Matter, Mind and Models

March 1965

In this paper, Minsky ponders the enigmatic relationship between the physical and metaphysical. He suggests our inner worlds are bisected—part mechanical, part magical. This split identity leads to tangled beliefs when we probe our own natures. Though science may someday bridge the body and soul, Minsky foresees our hearts ever holding fast to ghosts in the machine. For in the end, we are but Patchwork Men—stitches of logic and fantasy, reason and madness, particles and dreams.


This paper attempts to explain why people become confused by questions about the relation between mental and physical events. When a question leads to confused, inconsistent answers, this may be:

  1. because the question is ultimately meaningless or at least unanswerable, but it may also be
  2. because an adequate answer requires a powerful analytical apparatus.

My view is that many important questions about the relation between mind and brain are of this latter kind, and that some of the necessary technical and conceptual tools are becoming available as a result of work on the problems of making computer programs behave intelligently. In this paper we suggest a theory of why introspection does not give clear answers to these questions. The paper does not go very far toward finding technical solutions to the questions, but there is probably some value in finding at least a clear explanation of why we are confused.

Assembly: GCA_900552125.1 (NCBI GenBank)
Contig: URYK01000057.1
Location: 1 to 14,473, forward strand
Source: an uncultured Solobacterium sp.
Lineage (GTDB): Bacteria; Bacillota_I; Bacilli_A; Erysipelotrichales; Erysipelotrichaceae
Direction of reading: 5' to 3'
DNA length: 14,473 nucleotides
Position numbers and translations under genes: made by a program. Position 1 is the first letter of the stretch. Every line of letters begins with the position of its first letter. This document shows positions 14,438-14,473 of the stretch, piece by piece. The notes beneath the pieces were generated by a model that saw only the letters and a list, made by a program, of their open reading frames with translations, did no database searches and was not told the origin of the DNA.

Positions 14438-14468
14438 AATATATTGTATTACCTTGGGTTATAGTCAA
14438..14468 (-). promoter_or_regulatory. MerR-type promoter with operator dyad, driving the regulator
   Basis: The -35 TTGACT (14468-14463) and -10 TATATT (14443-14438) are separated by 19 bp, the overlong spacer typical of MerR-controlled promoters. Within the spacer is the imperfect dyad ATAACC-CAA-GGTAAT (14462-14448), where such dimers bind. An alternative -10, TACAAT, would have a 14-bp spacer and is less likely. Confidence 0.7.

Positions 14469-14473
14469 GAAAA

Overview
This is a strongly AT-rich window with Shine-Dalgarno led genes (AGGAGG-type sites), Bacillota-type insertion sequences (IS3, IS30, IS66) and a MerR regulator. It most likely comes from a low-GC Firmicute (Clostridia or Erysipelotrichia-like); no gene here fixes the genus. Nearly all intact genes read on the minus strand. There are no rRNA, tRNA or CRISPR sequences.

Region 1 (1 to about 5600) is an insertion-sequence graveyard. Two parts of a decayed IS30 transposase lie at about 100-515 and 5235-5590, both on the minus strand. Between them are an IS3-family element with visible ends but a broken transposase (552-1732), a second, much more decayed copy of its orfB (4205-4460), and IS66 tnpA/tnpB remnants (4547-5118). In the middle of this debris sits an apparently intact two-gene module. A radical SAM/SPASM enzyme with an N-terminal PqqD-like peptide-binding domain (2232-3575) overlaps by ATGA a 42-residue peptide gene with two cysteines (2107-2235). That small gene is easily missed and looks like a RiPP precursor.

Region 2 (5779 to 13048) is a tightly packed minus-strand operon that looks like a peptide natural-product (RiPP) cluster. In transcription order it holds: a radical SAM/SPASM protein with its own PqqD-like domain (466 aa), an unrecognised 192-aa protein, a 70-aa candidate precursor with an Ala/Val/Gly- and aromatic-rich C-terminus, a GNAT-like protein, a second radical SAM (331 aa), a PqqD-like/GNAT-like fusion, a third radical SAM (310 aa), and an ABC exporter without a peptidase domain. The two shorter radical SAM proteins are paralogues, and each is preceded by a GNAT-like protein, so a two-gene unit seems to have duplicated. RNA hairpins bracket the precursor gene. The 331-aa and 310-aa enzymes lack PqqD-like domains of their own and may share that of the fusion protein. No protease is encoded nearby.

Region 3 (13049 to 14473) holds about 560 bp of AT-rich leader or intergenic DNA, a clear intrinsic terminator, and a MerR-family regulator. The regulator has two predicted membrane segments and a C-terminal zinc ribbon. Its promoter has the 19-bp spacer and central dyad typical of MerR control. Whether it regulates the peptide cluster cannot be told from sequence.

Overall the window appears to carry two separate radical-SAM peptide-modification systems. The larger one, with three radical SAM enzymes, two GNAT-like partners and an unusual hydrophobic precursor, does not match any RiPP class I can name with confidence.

Knowledge and Models

If a creature can answer a question about a hypothetical experiment, without actually performing that experiment, then he has demonstrated some knowledge about the world. For his answer to the question must be an encoded description of the behavior, inside the creature, of some sub-machine or model responding to an encoded description of the world situation described by the question.

We use the term model in this sense

To an observer B, an object A* is a model of an object A to the extent that B can use A* to answer questions that interest him about A.

The model relation is inherently ternary. Any attempt to suppress the role of the intentions of the investigator, B, leads to circular definitions or to ambiguities about essential features and the like. It is understood that B’s use of a model entails the use of encodings for input and output, both for A and for A*. If A is the world, questions for A are experiments. A* is a good model of A, in B’s view, to the extent that A*’s answers agree with A’s, on the whole, over those questions important to B.